"Warm and sloopy day.
"Sheeley and Wilson for forty lashes - $13.80
"Called at Decker's in evening.
"Geo. Green Co., bought a new horse shoe - 45"
Joel's initial investment of "20" (cents?) for the deer skin from Hiram
Beach has now turned a profit of over thirteen dollars. Sheeley and Wilson
were lumber merchants and Joel's lashes would be utilized by them for the
assembling of colts and rafts this spring.
|Friday, January 23, 1874
"Warm, foggy day. Worked on John Decker's cutter's thill, put in two new crop bars. Went on the hill and cut some wood and trimmed some trees. Uncle Oliver called and ate dinner. Aunt Katie and Charlie went away in afternoon. Carried thill up to Decker's in evening."
The Oliver Borden family were part of the Kimball extended family. "Aunt
Katie", Catherine, and who was Oliver's wife, was the sister of Joel's
mother, Lavinia, and Charles was their ten-year-old son. - Fred
|Saturday, January 24, 1874
"Cut wood until noon, then went on the hill with steers and sorted out wood and cut some wood. Julia and Dave went up to Ireland after Julia's money, came back just before night, having been successful. Mother came home just before they did. I called at B. VanGaasbeck in the evening. Mail came, received Register."
Julia Kimball, Joel's sister, was just recently married the previous October
to Davis B. Munson, a native of the northern Delaware County section. The
family farm, Benjamin and Mary Munson being the parents, was located in the
Town of Franklin, but according to one family historian, the farm was sold
by Benjamin and the family moved to the Town of Rockland. The large Munson
family included at least ten children but tragedy struck in February of 1841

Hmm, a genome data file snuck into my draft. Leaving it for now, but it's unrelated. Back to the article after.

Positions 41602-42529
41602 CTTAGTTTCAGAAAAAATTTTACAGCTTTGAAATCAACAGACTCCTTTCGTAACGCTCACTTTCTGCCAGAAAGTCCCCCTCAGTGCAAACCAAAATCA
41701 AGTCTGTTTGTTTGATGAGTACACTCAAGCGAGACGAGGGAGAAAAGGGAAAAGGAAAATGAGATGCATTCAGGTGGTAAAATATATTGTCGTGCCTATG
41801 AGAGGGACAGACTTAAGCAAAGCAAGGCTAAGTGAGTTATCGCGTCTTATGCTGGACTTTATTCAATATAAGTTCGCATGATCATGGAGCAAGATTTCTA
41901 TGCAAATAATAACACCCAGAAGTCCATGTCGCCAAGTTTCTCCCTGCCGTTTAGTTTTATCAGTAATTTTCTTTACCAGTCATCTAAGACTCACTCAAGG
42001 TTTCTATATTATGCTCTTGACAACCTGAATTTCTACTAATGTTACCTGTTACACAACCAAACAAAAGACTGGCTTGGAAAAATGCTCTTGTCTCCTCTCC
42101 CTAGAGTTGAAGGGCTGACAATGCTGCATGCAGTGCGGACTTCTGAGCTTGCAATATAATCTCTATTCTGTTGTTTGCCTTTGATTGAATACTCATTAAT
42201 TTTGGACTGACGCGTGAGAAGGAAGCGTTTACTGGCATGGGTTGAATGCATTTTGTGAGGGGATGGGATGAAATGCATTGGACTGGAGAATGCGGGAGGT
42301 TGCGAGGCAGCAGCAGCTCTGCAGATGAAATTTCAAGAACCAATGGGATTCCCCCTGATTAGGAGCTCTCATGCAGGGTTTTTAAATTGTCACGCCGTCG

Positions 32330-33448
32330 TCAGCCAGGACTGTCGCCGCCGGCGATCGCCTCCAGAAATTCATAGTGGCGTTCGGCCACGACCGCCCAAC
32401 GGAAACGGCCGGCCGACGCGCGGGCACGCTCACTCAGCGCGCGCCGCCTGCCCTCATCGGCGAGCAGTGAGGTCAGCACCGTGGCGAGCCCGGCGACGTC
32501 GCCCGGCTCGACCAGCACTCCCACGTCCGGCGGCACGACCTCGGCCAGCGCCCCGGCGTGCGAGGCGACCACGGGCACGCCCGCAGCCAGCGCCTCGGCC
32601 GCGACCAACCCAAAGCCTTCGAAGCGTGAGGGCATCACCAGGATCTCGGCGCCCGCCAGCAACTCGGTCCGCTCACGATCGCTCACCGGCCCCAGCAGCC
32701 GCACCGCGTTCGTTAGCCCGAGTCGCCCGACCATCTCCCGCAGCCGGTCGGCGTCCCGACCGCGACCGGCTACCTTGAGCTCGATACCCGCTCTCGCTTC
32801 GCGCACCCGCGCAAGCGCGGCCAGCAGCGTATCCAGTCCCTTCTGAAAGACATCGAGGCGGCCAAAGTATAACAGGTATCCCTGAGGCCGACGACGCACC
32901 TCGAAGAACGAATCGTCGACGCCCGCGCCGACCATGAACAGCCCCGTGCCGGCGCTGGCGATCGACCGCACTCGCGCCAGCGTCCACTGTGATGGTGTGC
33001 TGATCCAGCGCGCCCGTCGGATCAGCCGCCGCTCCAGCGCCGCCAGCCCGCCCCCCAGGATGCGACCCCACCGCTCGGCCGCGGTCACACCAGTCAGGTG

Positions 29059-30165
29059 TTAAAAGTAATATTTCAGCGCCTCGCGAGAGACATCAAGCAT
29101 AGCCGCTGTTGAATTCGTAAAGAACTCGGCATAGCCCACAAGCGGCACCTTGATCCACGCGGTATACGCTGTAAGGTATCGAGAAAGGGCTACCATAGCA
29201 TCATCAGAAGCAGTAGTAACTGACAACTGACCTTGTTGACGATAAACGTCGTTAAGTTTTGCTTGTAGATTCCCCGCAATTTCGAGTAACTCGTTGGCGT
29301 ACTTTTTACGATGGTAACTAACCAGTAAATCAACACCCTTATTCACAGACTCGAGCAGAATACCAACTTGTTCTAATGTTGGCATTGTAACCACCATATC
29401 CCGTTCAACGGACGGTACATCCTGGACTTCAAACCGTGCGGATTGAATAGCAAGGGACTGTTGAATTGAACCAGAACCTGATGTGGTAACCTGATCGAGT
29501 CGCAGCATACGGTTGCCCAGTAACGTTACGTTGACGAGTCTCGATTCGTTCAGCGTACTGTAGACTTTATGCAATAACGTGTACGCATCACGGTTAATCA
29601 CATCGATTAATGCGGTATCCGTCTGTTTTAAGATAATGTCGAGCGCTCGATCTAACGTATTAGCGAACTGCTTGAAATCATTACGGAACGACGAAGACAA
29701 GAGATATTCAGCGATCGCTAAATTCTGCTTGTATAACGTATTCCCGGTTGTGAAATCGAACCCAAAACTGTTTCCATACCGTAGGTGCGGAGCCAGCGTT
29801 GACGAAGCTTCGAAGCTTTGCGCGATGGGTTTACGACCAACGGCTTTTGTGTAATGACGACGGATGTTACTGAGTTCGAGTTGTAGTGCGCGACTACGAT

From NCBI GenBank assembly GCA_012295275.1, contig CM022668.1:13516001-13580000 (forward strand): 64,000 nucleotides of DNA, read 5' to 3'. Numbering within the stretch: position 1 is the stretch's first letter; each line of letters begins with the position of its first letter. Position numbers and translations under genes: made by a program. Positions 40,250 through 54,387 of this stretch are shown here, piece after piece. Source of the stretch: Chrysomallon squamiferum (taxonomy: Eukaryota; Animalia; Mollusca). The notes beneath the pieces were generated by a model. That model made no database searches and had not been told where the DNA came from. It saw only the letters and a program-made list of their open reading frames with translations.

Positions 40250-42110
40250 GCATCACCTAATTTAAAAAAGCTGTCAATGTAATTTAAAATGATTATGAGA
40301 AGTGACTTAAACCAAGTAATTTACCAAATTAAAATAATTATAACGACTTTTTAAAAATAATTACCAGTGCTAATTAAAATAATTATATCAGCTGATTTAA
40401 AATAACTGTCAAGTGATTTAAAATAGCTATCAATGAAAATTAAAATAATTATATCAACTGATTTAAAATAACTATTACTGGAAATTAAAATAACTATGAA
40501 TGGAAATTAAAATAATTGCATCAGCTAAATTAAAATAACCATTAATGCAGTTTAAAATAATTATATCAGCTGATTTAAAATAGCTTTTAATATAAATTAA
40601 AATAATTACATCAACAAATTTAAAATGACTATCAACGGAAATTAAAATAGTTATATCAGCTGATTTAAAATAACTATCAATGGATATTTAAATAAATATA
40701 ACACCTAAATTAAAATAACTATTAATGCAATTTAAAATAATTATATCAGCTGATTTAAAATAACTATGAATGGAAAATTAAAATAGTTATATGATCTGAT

when the three oldest children, ages ranging from three years to six years
of age, perished with disease, all three within a two-week period. David,
only one year old at the time, now became the oldest surviving child in the
family. - Fred
|Sunday, January 25, 1874
"Cold, windy weather with snow squalls.
"Stayed at home reading Byron's Childe Harold until about four
o'clock then went on the hill and fed cattle and called at Col. M's.
"Dave and Julia at home."
Again, Sunday is a day of rest for Joel, spending the harsh wintry day
inside reading the classic Romantic poems of Lord Byron.
Monday, January 26, 1874
"Very cold morning."
Done chores and filed cross-cut saw. Helped Laf Sprague saw wood nearly all day, came home just before night and went on hill with steers and drew load of wood.
"Weather some warmer in evening. Granfather started for Loch Sheldrake, Julia and Dave started for Munsons."
The economic times were changing. The lumber industry, or some derivative
of it, was the most important activity for the town's residents, in most
cases adding additional income for farm families and laborers. Then the
railroad came, bringing the world to the doorstep to each backwoods depot
along its line; providing goods, mail and employment. Workers were needed
to build the road; workers were needed to maintain the road; workers were
needed to operate the line; all an attractive alternative to the strenuous